The youngest people in the room shed the most light on the opioid crisis as more than 40 concerned residents gathered recently to continue talks on how to tackle addiction in Thurmont.
Ed and Karen Schildt have led an ongoing community discussion of opioid use in Frederick County since losing their son, Chris, to an overdose in June 2016. The group hopes to support recovery and prevent new addictions through education.
The focus of Thursday’s roundtable discussion was to hear from preteens and teens at Thurmont Middle School and Catoctin High School to find out when and what kind of drugs students are being offered.
“Middle school and up, and I get worried,” said Thurmont Police Chief Greg Eyler, who attended Thursday’s gathering.
Seven teens — five in high school and two in middle school — attended the meeting. About half knew someone who used drugs or alcohol, and had been personally offered drugs.
Some students said they could walk five minutes in any direction and find drugs.
“That was like, ‘Are you kidding me?’ I maybe expected it, but it was a dagger in the heart,” said Micha Hagans, an extended member of the Schildt family, who is the mother of three of the children in the youth focus group.
At least one of the students knew the price of marijuana, cocaine and Adderall pills. None of the students, however, knew the street price in Thurmont for heroin or opioids.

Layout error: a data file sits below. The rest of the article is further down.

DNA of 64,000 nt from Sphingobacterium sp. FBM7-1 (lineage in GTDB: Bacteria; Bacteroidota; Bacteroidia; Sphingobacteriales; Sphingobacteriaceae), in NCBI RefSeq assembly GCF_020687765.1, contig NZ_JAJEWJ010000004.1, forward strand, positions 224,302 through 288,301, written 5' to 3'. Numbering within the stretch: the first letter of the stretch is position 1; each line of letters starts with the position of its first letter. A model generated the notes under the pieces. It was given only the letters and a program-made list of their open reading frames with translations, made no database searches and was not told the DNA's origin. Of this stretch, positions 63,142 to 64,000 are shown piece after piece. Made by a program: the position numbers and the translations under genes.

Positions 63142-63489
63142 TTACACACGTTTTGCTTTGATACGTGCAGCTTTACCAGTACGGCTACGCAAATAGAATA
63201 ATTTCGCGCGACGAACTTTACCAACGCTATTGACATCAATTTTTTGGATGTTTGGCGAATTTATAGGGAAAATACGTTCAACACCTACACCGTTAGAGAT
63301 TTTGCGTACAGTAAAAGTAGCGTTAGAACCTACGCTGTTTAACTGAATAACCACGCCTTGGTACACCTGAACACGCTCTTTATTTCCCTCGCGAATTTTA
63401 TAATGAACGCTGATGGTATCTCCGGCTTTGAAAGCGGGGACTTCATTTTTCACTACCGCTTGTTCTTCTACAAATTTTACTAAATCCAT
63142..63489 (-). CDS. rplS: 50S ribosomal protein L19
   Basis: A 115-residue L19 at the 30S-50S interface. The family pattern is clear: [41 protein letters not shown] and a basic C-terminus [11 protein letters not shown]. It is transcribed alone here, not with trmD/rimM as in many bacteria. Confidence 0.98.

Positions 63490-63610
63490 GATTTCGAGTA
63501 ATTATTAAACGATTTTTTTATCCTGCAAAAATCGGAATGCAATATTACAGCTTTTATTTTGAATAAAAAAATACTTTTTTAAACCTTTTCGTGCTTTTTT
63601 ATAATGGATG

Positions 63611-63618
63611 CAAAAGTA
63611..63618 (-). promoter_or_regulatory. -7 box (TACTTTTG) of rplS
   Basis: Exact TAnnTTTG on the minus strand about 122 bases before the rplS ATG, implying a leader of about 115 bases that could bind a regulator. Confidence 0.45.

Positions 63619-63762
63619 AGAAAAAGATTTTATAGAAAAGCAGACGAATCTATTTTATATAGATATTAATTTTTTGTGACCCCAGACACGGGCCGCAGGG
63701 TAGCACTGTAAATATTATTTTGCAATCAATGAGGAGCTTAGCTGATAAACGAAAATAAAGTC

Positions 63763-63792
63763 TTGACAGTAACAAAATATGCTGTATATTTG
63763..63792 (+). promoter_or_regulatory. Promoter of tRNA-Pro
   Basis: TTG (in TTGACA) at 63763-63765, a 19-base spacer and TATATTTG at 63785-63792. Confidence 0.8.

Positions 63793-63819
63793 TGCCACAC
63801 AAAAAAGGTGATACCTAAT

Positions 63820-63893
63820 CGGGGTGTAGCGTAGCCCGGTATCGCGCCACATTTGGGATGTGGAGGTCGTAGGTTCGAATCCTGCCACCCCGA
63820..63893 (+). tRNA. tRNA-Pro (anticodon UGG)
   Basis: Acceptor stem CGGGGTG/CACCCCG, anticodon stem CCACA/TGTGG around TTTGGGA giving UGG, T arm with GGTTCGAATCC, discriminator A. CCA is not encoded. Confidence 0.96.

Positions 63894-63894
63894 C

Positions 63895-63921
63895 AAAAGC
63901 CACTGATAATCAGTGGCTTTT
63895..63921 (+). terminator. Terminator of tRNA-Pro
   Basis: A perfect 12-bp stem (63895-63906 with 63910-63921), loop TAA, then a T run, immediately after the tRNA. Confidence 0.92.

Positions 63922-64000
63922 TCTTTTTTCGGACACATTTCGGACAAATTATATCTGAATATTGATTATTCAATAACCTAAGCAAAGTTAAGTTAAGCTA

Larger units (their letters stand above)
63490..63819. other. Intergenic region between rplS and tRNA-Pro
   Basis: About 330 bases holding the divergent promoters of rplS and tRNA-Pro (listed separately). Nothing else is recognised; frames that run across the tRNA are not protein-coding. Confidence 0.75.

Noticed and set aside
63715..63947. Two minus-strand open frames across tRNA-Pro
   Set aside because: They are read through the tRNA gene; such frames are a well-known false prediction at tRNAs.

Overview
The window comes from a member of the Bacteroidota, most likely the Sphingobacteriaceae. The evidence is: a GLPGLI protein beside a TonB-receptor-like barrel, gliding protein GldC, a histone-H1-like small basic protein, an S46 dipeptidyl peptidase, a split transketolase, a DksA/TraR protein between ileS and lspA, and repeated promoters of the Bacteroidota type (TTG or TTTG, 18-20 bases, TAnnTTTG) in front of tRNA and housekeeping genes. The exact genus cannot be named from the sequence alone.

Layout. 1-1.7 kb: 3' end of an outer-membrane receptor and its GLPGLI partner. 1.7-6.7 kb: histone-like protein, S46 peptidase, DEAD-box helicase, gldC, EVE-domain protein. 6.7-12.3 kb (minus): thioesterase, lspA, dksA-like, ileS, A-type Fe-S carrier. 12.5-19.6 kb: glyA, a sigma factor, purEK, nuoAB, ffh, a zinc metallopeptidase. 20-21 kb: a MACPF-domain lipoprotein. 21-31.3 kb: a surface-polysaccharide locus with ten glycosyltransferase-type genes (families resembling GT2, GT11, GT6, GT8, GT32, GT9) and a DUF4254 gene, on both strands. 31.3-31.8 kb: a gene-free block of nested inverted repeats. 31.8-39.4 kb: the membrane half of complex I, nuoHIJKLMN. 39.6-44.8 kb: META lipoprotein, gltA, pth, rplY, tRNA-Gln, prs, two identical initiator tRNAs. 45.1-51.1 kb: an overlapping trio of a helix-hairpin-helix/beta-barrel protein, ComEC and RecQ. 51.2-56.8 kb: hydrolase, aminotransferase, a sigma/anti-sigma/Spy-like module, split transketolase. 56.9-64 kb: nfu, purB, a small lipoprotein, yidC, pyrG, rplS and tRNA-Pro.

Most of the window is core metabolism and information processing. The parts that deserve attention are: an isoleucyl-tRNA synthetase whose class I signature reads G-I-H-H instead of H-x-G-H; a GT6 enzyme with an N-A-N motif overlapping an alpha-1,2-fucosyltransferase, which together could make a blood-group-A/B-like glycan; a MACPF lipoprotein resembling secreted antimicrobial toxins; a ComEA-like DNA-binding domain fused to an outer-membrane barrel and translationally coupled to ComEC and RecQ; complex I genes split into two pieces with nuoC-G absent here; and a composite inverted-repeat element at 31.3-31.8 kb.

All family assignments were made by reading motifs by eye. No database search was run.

The students present said they would be interested in sports tournaments or video game competitions hosted by the town as a way to provide an alternative to drugs. They were also open to the idea of having a place where they could get together to have fun and be active without drugs.
Mike Randall offered to spearhead the group’s youth outreach. Randall was president of Little League and youth wrestling when his two kids were young. For him, kids ages 13 to 18 are a pivotal group that needs to be captured by the group’s work.
One of the overarching goals of the group is to come up with locations where people in recovery or young adults could gather safely without drugs. The group invited the Thurmont Ministerium — a network of faith-based organizations — to join the group discussion.
Many of the churches in the ministerium have space and time in their facilities to host recovery groups, said Pastor Sue Koenig from Graceham Moravian Church in the ministerium.
Buddy Summers, who is a friend of Ed Schildt, also explored what it would cost to buy a building in Thurmont to run as a community center. The price wasn’t cheap, he said, but Summers offered to help fix it if that was the step the community wanted to take.
“Buying buildings, that is — to me — something down the road,” Koenig said. “Many of us have buildings that we’re wondering how to use them and maintain them.”